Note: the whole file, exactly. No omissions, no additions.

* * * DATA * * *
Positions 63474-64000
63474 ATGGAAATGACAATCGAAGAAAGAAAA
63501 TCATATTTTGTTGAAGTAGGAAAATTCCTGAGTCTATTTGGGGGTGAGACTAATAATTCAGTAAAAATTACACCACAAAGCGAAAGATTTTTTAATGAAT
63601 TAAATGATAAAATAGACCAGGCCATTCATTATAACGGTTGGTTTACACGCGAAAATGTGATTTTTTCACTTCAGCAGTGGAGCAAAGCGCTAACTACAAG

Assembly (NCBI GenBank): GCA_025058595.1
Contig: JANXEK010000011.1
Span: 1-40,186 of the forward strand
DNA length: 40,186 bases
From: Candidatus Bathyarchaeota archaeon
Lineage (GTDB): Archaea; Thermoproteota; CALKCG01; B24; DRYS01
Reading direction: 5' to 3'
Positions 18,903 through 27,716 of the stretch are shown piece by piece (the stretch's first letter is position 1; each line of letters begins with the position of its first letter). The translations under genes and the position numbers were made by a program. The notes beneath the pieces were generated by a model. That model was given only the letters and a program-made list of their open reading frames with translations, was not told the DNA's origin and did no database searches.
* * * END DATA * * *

Positions 63474-64000
63474 ATGGAAATGACAATCGAAGAAAGAAAA
63501 TCATATTTTGTTGAAGTAGGAAAATTCCTGAGTCTATTTGGGGGTGAGACTAATAATTCAGTAAAAATTACACCACAAAGCGAAAGATTTTTTAATGAAT
63601 TAAATGATAAAATAGACCAGGCCATTCATTATAACGGTTGGTTTACACGCGAAAATGTGATTTTTTCACTTCAGCAGTGGAGCAAAGCGCTAACTACAAG

Assembly (NCBI GenBank): GCA_025058595.1
Contig: JANXEK010000011.1
Span: 1-40,186 of the forward strand
DNA length: 40,186 bases
From: Candidatus Bathyarchaeota archaeon
Lineage (GTDB): Archaea; Thermoproteota; CALKCG01; B24; DRYS01
Reading direction: 5' to 3'
Positions 18,903 through 27,716 of the stretch are shown piece by piece (the stretch's first letter is position 1; each line of letters begins with the position of its first letter). The translations under genes and the position numbers were made by a program. The notes beneath the pieces were generated by a model. That model was given only the letters and a program-made list of their open reading frames with translations, was not told the DNA's origin and did no database searches.